Pineapple grove, Jamaica, c1905. Photograph from Picturesque Jamaica, by Adolphe Duperly & Son, (published in England, c1905). Artist: Adolphe Duperly & Son.
Deborah A. Thomas (University of Pennsylvania) and Kathryn Yusoff (Queen Mary, University of London) explore topics ranging from long memories, histories, and the environmental impact of racial capitalism.
Through this conversation, the two will think through the geopolitics of the plantation, Witnessing 2.0, the demands of ‘doubt,’ and the inhumanities and Black Anthropocenes within Caribbean and Black diasporic contexts and post/colonial time-spaces.
Deborah A. Thomas is the R. Jean Brownlee Professor of Anthropology and the Director of the Center for Experimental Ethnography at the University of Pennsylvania. She is also a Research Associate with the Visual Identities in Art and Design Research Centre at the University of Johannesburg. Her recent book, Political Life in the Wake of the Plantation: Sovereignty, Witnessing, Repair (2019), was awarded the Senior Book Prize from the American Ethnological Society in 2020 and was also the runner-up for the Gregory Bateson Prize in the same year. She is also the author of Exceptional Violence: Embodied Citizenship in Transnational Jamaica (2011).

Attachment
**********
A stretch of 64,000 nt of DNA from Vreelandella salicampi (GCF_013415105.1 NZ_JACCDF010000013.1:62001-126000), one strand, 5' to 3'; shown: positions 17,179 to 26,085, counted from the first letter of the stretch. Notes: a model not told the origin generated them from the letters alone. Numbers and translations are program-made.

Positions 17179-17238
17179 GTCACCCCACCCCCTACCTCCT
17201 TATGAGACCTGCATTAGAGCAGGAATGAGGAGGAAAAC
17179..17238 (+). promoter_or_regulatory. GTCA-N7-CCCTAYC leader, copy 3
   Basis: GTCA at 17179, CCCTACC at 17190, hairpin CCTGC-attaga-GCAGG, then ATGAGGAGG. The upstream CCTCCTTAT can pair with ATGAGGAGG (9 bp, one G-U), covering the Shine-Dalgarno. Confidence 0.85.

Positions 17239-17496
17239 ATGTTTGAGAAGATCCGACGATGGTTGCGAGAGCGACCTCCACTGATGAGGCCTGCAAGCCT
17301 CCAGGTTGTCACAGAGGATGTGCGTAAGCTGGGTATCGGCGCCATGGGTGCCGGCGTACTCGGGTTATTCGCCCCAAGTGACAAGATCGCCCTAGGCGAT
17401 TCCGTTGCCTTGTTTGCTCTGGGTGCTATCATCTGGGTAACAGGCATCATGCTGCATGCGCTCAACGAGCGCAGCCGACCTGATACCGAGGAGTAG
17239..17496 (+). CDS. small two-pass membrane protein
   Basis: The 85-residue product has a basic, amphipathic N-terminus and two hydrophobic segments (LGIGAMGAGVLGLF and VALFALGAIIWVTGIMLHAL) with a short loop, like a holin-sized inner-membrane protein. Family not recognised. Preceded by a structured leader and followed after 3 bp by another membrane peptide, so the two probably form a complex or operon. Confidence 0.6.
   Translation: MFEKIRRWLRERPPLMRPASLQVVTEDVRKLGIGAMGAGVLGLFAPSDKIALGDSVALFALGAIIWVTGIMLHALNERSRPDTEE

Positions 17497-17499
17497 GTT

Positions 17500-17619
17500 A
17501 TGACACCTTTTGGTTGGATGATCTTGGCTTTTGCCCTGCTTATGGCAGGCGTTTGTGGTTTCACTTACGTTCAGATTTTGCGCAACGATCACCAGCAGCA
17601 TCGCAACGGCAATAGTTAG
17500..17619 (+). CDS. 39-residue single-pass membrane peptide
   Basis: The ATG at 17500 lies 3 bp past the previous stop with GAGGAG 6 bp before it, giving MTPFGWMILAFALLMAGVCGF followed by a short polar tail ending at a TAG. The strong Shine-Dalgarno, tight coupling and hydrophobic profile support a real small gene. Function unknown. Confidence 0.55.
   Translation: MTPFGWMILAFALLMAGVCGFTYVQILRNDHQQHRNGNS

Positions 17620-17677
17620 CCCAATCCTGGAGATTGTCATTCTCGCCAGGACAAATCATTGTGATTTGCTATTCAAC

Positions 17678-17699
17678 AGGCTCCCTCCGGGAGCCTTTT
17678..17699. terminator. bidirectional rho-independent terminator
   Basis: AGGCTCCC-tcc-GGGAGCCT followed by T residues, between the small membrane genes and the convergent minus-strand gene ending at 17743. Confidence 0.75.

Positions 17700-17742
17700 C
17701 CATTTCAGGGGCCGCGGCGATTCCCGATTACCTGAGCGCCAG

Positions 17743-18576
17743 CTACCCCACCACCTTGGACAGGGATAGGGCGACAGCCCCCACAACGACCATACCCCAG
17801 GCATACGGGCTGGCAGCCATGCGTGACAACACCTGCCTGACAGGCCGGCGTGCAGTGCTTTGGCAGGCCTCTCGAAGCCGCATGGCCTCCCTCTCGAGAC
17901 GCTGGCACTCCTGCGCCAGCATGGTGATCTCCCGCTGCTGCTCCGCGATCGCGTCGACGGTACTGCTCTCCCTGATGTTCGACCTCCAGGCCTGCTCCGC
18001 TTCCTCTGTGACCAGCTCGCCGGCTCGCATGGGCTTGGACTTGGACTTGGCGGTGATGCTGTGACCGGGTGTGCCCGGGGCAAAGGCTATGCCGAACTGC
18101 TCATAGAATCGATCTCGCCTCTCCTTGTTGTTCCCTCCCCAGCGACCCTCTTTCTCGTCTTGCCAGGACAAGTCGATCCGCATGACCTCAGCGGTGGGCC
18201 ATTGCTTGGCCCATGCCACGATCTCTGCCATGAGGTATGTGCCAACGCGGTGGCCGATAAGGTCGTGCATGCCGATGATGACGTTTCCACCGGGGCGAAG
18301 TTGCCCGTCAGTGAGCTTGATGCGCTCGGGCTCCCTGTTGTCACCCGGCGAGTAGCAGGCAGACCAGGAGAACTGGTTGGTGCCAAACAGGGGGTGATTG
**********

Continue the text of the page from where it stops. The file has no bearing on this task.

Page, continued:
Kathryn Yusoff is Professor of Inhuman Geography in the School of Geography at Queen Mary, University of London. Most recently, she is author of A Billion Black Anthropocenes or None, Minneapolis (University of Minnesota Press, 2018), a SI on “Geosocial Formations and the Anthropocene” (with Nigel Clark) in Theory Culture and Society, “Epochal Aesthetics” in E-flux, and "Geologic Realism" in SocialText. Her most recent and overdue book project is Geologic Life: Inhuman Intimacies and the Geophysics of Race (forthcoming).